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ASSOCIATIONS BETWEEN GENETIC DIVERSITY AND ANTHROPOGENIC DISTURBANCE IN MIDWESTERN STREAM-DWELLING MINNOWS
Bagley, M J., S E. Franson, AND S A. Christ. ASSOCIATIONS BETWEEN GENETIC DIVERSITY AND ANTHROPOGENIC DISTURBANCE IN MIDWESTERN STREAM-DWELLING MINNOWS. Presented at American Fisheries Society 2003 Annual Meeting, Quebec, Canada, August 9-15, 2003.
The objective of this task is to develop molecular indicators to evaluate the integrity and sustainability of aquatic fish, invertebrate, and plant communities (GPRA goal 4.5.2). Specifically, this subtask aims to evaluate methods for the measurement of:
fish and invertebrate community composition, especially for morphologically indistinct (cryptic) species
population genetic structure of aquatic indicator species and its relationship to landscape determinants of population structure (to aid in defining natural assessment units and to allow correlation of population substructure with regional stressor coverages)
genetic diversity within populations of aquatic indicator species, as an indicator of vulnerability to further exposure and as an indicator of cumulative exposure
patterns of temporal change in genetic diversity of aquatic indicator species, as a monitoring tool for establishing long-term population trends.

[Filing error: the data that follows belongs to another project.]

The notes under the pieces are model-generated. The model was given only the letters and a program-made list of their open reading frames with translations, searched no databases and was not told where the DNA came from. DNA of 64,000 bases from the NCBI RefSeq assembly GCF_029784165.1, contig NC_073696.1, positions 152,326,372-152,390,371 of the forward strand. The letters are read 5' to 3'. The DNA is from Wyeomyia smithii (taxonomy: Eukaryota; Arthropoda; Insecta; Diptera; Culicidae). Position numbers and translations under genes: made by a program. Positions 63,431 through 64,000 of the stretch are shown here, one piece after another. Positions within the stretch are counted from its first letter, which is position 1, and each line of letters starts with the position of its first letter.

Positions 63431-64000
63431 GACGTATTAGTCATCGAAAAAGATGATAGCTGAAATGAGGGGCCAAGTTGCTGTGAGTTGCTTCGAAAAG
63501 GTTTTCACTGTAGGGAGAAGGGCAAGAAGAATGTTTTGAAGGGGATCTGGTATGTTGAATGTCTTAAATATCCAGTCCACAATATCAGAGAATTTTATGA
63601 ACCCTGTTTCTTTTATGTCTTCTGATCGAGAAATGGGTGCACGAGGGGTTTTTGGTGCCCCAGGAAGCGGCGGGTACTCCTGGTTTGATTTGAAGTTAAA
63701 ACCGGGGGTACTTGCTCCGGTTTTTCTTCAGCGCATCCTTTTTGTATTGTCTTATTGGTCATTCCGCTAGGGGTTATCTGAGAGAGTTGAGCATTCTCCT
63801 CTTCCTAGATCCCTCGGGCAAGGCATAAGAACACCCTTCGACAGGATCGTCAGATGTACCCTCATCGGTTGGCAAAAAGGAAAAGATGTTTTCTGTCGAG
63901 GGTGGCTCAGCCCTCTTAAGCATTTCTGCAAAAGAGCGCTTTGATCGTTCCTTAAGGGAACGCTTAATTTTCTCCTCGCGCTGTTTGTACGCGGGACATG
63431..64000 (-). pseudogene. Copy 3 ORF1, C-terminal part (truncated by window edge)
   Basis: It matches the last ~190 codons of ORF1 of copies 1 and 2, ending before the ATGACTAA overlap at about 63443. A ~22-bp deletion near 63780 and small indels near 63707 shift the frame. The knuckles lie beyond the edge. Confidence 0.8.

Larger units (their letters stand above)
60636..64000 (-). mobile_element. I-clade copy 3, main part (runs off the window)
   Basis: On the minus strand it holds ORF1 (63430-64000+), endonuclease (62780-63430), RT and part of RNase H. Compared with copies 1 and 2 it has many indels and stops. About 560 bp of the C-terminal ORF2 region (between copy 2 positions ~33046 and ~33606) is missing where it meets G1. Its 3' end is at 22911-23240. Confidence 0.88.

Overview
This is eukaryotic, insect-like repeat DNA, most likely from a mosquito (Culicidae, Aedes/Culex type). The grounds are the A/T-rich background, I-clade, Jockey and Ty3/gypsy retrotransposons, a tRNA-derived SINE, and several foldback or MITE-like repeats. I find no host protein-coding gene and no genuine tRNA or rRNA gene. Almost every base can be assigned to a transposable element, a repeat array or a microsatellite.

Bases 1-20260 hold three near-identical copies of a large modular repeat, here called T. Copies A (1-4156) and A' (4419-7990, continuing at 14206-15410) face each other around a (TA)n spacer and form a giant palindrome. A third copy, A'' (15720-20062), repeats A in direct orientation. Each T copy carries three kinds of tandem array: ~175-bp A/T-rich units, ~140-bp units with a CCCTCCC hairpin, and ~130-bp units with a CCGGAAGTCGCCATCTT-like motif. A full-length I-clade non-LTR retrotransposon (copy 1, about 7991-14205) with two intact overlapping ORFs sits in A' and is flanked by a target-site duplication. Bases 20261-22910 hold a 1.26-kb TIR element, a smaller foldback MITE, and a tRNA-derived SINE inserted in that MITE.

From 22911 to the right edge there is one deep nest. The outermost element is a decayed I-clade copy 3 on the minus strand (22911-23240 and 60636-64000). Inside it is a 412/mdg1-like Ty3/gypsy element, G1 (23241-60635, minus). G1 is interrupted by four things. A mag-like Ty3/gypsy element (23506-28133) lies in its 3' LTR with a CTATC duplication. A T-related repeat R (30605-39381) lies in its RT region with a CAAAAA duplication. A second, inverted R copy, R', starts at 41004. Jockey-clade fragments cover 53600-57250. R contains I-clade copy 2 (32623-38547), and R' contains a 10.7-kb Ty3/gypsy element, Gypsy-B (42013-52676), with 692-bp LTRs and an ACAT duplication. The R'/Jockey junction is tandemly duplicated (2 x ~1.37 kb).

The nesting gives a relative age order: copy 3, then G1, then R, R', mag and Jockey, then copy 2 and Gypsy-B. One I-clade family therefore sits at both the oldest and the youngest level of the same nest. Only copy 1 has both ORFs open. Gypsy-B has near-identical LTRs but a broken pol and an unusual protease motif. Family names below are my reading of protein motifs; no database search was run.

Anthropogenic disturbances may leave imprints on patterns of intraspecific genetic diversity through their effects on population size, adaptation, migration, and mutation. We examined patterns of genetic diversity for a stream-dwelling minnow (the central stoneroller, Campostoma anomalum) in relation to several measures of environmental condition for populations residing in Ohio and Indiana, USA. Genetic differentiation among samples from 91 randomly selected first through third order streams was high. Genetic distance analyses suggested the existence of at least five major genetic lineages in this region. Average genetic diversity within sites, as measured by a similarity index, differed greatly among sites. Variables relating to stream habitat quality, geography, and contaminant exposure, were evaluated for their relationship to genetic diversity in a mixed model analysis, with stepwise elimination of least significant effects. Five effects were retained in the reduced model, which explained about half of within-site genetic diversity. Highly significant effects in the model included major genetic lineage and anthropogenic impact indicators for urbanization and riparian disturbance. Stream channelization and average stream depth at the sample site were also important. These results suggest anthropogenic disturbances can have strong influences on genetic diversity and may therefore influence the long-term sustainability of these populations.
Record Details:Record Type: DOCUMENT (PRESENTATION/ABSTRACT)
Organization:U.S. ENVIRONMENTAL PROTECTION AGENCY
OFFICE OF RESEARCH AND DEVELOPMENT
NATIONAL EXPOSURE RESEARCH LABORATORY
ECOLOGICAL EXPOSURE RESEARCH DIVISION
MOLECULAR ECOLOGY RESEARCH BRANCH